Want a suggestion of where to start? To read a few of our podcast print versions click on the podcast graphic below.

Stay tuned for more great podcasts on Generosity in the coming year.

Generosity Strategies and Tactics is an ongoing series brought to you by Leadership Network thanks to a grant from the Lilly Endowment. To learn more go to

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Webinar: Healthy Financial Leadership in a Growing Church


As a church grows in its size and scope of ministry, so should its focus on sound financial management and stewardship practices. On Thursday, March 23 at 1pm Eastern, Dave Travis and I will be joining Dan Busby, President of the Evangelical Council for Financial Accountability (ECFA) in a one-hour webinar to explore:

• Financial trends and data from America’s leading and innovative churches – areas of strengths and improvement

• The importance of financial integrity and accountability to a church’s culture as it grows

• Key opportunities for churches to achieve and maintain a healthy financial culture

• Resources that are available to help support churches that embrace the importance of financial integrity

This webinar, hosted by ECFA, is free for Leadership Network churches using promo code LN39WEB(a $39 value). Click here to register.

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Keeping A Generosity Initiative Alive Long-Term

By Chris Willard with Warren Bird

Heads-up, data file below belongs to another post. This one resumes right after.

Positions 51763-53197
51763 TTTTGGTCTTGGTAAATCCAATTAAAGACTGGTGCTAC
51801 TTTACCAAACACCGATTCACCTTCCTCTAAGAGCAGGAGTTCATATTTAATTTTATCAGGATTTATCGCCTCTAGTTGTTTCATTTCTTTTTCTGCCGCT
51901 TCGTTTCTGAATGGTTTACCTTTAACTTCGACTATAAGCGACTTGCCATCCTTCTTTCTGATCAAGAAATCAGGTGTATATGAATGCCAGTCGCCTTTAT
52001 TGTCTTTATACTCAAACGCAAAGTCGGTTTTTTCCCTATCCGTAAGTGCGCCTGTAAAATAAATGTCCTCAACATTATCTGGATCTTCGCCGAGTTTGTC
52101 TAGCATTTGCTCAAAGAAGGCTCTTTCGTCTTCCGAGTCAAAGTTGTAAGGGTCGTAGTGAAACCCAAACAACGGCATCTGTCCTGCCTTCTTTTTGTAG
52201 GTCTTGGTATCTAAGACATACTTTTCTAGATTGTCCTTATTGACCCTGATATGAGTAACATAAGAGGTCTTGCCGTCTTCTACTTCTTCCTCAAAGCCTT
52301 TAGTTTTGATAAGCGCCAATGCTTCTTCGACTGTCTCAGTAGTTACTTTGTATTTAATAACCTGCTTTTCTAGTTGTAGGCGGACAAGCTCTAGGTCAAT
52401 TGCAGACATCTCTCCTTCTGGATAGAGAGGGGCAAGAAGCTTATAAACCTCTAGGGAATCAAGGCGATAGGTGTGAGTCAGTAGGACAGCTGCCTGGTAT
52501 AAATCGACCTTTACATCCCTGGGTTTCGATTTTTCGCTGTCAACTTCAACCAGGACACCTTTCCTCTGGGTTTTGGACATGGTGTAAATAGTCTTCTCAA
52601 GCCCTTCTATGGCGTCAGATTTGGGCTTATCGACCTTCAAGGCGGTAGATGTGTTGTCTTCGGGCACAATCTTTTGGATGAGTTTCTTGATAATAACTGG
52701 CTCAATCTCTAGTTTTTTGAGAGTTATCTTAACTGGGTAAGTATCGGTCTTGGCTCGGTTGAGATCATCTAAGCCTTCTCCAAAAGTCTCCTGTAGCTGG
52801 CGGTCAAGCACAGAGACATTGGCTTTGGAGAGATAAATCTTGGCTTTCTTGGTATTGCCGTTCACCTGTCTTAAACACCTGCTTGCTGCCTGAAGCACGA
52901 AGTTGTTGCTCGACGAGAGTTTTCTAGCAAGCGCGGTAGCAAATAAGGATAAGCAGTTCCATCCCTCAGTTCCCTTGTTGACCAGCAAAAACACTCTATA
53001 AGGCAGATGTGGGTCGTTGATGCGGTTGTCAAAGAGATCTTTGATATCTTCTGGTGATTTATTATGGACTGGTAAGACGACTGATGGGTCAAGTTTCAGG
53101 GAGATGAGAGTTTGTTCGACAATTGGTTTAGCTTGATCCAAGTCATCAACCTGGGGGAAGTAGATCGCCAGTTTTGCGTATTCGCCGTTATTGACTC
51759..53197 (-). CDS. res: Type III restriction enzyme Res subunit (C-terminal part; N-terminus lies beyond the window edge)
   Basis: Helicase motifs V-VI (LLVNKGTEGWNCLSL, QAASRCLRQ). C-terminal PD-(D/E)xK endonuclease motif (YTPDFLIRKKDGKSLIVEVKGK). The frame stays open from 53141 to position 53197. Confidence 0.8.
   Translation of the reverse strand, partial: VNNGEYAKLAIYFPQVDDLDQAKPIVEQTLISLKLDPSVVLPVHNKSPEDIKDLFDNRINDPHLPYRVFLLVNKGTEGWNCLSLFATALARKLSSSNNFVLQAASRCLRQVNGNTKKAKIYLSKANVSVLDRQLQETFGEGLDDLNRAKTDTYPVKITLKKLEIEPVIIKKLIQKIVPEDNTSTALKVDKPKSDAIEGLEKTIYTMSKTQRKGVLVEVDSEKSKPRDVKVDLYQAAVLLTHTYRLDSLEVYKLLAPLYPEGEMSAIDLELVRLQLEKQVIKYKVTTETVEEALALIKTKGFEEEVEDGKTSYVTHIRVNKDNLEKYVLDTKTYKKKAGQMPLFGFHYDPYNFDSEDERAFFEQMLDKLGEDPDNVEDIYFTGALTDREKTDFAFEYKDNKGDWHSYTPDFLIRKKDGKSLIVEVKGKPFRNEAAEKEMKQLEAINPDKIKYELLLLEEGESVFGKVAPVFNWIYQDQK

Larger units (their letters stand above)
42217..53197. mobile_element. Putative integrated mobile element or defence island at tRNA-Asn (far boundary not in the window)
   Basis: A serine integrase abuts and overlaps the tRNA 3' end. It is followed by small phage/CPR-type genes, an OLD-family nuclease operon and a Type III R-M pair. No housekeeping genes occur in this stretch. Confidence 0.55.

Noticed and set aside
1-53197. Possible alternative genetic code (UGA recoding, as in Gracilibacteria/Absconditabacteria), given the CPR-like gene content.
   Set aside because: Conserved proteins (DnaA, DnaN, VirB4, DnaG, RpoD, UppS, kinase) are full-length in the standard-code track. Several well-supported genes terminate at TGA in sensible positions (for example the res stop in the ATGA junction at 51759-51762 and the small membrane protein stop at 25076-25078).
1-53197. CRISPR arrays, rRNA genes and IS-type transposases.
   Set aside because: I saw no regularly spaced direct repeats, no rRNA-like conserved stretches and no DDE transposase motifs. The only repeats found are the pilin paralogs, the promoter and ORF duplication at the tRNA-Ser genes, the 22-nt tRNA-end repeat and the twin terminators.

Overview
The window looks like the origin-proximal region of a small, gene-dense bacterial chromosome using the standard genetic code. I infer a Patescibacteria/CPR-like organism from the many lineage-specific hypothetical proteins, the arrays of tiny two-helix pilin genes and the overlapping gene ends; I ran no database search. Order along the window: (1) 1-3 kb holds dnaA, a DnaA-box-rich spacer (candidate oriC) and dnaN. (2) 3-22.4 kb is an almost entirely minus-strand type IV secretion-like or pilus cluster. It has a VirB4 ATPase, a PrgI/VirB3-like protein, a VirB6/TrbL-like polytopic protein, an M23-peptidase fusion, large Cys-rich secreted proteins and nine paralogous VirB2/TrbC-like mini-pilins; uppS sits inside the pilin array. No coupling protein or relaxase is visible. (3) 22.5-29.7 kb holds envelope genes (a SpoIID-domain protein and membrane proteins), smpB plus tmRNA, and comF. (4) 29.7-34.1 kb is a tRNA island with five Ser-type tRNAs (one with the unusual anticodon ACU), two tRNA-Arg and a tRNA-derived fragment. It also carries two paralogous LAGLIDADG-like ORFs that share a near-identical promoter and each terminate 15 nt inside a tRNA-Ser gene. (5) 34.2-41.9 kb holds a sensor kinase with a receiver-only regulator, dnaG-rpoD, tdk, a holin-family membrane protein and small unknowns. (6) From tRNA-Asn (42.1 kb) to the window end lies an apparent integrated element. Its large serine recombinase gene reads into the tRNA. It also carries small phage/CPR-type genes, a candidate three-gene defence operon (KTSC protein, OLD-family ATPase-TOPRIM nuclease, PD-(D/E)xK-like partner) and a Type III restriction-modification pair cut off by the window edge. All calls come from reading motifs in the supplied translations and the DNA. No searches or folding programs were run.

Growing your church and your people in generosity is important to you—and us. That’s why Leadership Network has developed HUB:Generosity for larger churches who want to accelerate generosity and stewardship. For more information, go to

If you’ve ever led a church through a generosity initiative or capital campaign, you have experienced the following scenario. The congregation is fired up. They turn in their commitment cards, and gifts come in strong, for a little while. Over time, the excitement wanes and the campaign may even sputter to the finish line.

So how do you keep the fires burning for a long-term giving initiative of two or three years?

I talked with Phil Taylor, blogger at and Executive Pastor of Mosaic Church—a multisite congregation in both west Orlando and at Walt Disney World that went through a campaign that lost steam before it finished, and another initiative with great results to the end.

Phil says Mosaic learned some valuable lessons, and he shares three important nuggets for churches that want to turn up the heat on their generosity.

Report Results Regularly